This picture is a very accurate and graphic look on Operation Market-Garden, a plan that horribly failed, of the 3 original objective bridges that were to be captured only one was held. Of the 10,000 British Paratroopers of the 1st Airborne who jumped into Holland, only 2000 men came out battle ready. The division sustained 80% casualties. Montgomery called the plan 90% complete when the battle was over. Of course he was 100% wrong. He was a good general fighting Rommel in Egypt, but his career would never get any higher than that.
At some points in the movie, scenes get a little slow sometimes, but mostly it is about the Americans and British soldiers who sacrificed their lives in this little known operation.
Summary: War on an epic scope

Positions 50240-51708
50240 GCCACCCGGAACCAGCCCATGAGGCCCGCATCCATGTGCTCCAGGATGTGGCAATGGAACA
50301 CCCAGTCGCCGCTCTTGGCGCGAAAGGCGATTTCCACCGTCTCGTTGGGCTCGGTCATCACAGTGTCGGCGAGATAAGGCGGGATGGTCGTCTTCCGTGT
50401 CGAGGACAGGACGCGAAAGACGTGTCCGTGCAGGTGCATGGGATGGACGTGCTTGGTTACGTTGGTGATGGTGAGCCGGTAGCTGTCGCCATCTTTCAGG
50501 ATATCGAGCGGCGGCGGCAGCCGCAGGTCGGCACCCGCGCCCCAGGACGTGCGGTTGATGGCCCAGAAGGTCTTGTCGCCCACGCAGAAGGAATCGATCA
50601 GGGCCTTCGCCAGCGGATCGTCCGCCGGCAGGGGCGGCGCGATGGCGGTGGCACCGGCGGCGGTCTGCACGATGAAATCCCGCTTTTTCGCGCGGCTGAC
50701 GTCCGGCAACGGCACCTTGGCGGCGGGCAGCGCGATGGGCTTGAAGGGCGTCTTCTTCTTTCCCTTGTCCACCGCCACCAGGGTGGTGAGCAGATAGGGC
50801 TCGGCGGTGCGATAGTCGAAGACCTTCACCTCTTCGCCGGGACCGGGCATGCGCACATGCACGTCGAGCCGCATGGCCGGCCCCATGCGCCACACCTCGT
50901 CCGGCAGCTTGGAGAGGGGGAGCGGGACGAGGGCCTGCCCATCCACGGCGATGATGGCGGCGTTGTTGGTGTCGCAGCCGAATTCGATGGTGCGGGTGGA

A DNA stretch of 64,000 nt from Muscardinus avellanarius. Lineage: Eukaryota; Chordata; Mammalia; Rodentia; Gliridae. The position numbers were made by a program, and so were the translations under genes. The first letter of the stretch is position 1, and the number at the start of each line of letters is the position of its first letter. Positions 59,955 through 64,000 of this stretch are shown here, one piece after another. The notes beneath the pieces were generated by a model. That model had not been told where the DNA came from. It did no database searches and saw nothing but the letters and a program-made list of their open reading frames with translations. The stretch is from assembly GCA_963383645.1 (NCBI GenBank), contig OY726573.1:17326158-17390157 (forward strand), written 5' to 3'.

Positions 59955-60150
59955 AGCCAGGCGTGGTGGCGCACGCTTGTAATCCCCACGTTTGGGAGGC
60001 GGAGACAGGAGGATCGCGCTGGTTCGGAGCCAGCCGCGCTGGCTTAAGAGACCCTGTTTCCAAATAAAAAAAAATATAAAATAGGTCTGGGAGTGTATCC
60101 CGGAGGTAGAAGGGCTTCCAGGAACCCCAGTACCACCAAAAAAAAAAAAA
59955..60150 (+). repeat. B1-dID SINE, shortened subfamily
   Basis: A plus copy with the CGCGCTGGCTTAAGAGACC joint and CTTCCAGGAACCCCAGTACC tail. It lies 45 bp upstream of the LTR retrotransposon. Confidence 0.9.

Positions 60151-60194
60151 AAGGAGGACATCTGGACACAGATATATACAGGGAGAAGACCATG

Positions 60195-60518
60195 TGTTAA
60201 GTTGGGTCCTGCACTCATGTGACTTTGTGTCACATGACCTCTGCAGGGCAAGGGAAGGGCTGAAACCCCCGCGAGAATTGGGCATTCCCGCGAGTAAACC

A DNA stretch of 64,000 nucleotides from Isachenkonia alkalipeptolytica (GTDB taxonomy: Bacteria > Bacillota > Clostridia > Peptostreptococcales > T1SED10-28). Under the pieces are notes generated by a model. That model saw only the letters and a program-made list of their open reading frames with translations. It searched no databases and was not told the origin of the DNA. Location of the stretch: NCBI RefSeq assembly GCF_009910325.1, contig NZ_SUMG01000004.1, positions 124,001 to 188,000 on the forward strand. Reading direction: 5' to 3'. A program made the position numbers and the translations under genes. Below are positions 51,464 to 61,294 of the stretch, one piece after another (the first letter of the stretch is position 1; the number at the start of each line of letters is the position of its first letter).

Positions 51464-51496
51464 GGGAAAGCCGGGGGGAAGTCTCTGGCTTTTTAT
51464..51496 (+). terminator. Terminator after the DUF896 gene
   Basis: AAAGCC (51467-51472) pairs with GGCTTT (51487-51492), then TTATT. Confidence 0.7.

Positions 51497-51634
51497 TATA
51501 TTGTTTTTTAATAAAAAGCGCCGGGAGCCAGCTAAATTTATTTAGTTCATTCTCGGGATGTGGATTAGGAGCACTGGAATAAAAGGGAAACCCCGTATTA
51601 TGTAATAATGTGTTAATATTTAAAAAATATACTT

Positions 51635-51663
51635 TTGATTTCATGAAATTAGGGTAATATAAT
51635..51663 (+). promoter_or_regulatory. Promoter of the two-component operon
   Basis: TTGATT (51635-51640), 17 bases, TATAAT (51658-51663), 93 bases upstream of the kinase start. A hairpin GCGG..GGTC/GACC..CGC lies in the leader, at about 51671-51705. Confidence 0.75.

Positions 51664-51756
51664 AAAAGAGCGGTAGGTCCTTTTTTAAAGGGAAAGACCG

Review: "A Bridge Too Far" reminds me of an Irwin Allen film. Allen, if you're not familiar with his work, made a bunch of epic disaster films in the 1970s packed to the rafters with big name stars. His "The Swarm" is a schlock classic that every lover of bad cinema should add to their must see list. In the case of "A Bridge Too Far," we're still seeing an all star cast disaster film, but this disaster took place during World War II when the Allies decided to stage a daring paratroop drop behind enemy lines. The idea was to knock Germany out of the war quickly by seizing several key bridges in Holland in quick succession and then send Allied forces directly into the Ruhr Valley, the heart of Germany's industrial base. If everything went according to plan, the Allies felt confident that the war would end by Christmas 1944. It was an audacious plan that ultimately failed due to a number of reasons--including bad weather and a failure to take into account the quality of German troops--and cost thousands of British and American lives. Richard Attenborough decided to make a film about the failed operation in the 1970s; the result is this nearly three hour film. Some people refer to this film as "A Movie Too Long," which I must admit is painfully true in some respects. A recent viewing exposed a number of flaws I missed when I watched this twenty years ago.